>> T-budding



Widely used for clonal propagation of temperate and tropical fruit trees and temperate ornamental shade trees.  Tropical fruit trees such as citrus are T-budded onto seedling rootstocks largely to maintain the reproductive maturity of scion adult phase scion wood, and to take advantage of specific rootstock effects of various species rootstocks. Temperate ornamental shade tree such as cultivars of red maple, honey locust, green ash, and norway maple are budded onto seedling rootstocks, because they are difficult to root from cuttings or otherwise clonally propagate. . Hardy roses are T-budded onto field grown rootstocks lined out in nursery beds.

Greenhouse roses are T-budded onto rooted shoot cuttings either after rooting , or before rooting (a practice known as stenting) in the greenhouse.


T-budding must be performed while the rind (bark) is "slipping" (peels easily from the underlying wood), which corresponds with periods when the vascular cambium is active (spring, summer). During stock plant dormancy (winter, early spring, late fall), or drought stress, rind grafting methods like T-budding cannot be performed because the bark will tear, rather than slip. T-budding of apples is done in late August in upstate New York, while the tree is still in leaf and and actively photosynthesising, but after dormant buds have been set earlier in the growing season, in response to shortening summer days. . At this time the bark is still slipping even though dormant buds have been set. An advantage of fall (late summer) budding is that transpiration and potential water stress is reduced when buds are dormant compared to actively elongating shoots in the spring.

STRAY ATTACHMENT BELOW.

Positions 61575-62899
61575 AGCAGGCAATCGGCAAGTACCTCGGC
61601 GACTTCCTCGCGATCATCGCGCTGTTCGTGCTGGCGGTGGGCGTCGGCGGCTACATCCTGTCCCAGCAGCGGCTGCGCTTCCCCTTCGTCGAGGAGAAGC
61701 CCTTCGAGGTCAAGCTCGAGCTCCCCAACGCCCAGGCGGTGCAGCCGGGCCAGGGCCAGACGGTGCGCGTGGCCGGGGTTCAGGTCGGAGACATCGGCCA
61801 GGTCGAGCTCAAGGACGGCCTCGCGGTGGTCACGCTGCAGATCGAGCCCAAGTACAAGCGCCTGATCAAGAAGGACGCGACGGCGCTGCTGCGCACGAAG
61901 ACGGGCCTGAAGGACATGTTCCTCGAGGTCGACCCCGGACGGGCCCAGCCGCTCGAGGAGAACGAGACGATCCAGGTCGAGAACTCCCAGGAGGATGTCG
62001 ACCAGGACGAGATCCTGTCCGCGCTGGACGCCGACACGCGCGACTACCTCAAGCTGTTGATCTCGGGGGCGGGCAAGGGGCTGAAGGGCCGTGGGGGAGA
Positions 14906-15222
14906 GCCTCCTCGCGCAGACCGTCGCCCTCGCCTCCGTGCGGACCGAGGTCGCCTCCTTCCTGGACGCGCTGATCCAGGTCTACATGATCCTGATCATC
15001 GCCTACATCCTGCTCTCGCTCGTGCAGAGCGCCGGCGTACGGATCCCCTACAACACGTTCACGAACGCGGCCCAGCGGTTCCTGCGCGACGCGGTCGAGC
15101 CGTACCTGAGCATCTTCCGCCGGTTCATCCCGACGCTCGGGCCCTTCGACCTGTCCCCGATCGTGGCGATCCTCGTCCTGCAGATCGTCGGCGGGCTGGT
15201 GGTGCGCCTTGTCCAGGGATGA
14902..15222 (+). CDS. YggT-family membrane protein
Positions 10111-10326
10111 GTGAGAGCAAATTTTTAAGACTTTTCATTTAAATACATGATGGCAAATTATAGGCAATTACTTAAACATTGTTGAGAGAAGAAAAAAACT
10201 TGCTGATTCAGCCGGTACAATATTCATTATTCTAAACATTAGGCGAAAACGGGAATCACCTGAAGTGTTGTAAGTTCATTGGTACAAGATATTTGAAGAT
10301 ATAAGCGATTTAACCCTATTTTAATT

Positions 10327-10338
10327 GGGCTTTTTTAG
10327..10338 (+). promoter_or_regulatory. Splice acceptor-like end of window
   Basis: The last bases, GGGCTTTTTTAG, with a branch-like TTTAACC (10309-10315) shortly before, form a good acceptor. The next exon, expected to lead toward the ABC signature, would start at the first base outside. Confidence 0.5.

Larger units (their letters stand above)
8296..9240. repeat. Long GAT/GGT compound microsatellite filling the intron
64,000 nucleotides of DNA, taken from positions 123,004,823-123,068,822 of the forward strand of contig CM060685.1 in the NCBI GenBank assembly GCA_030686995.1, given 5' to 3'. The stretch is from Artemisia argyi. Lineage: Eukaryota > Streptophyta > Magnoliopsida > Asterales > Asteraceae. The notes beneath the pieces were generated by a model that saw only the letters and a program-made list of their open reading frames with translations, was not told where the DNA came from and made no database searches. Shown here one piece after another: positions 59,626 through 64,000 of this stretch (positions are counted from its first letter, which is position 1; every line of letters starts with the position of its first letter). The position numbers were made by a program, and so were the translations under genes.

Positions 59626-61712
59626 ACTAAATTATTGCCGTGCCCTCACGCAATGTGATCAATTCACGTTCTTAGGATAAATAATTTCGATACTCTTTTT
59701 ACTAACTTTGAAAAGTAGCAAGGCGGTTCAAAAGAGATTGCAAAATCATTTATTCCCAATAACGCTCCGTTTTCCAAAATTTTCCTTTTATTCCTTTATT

How to T-bud:

A "T" shaped cut is made in the bark, near the base of the rootstock, and the bark is peeled away from the underlying wood, creating a "pouch". 
Scion bud shields are cut starting from below the bud to obtain a pointed end that can be easily inserted into the stock "pouch" from top down. Note: the bud stick in this image is being held upside down
Multiple buds can be cut from a single bud stick (base is on the right side of the image)
Some grafters prefer to pull the rind (bark) of the scion bud shield away from the underlying wood, and just use the rind, while other grafters leave the bud intact. This shows one means of removing the wood.
The bud shield is slid into the pouch.

After the graft union has formed (in the case of the apple, the following spring) the portion of the stock above the bud is cut or broken off to force the bud into growth


Additional Information:

Source: Hort 400 Autotutorial on Apple Grafting by Mudge & Caldwell
Title: Propagation of Interstem Apple Nursery Stock by Grafting and Budding at a Commercial Nursery in New York State
URL: http://www.cals.cornell.edu/dept/flori/hort400/apple/apple1.html
Comments: Slides 24-36 (Part 8, http://www.cals.cornell.edu/dept/flori/hort400/apple/apple10.html) describes field T-budding of apple in late summer

Source: Texas A&M University Teaching, Research & Extension Resource / Aggie Horticulture
Title: T or Shield Budding
URL: http://extension-horticulture.tamu.edu/propagation/budding/budding.html
Comments: Slides 24-36 (Part 8, http://www.cals.cornell.edu/dept/flori/hort400/apple/apple10.html) describes field T-budding of apple in late summer

Source: Hort 400 Autotutorial on T-budding of Citrus
Title: T-Budding of Citrus

URL: http://www.cals.cornell.edu/dept/flori/hort400/4tutos/tbuddi1.html
Comments: Inverted T-budding of containerized citrus in Kenyan nursery

Source: Hort 494 T-budding Laboratory Exercise
Title: T-Budding
URL: TbudlabFrm.html
Comments:Laboratory Exercise for this course

Source: University of Minnesota Extension Service, College of Agricultural, Food, and Environmental Sciences
Title: GRAFTING AND BUDDING FRUIT TREES, by Leonard B. Hertz, Former Extension Horticulturist
URL: http://www.extension.umn.edu/Documents/D/G/Other/DG0532c.html#budd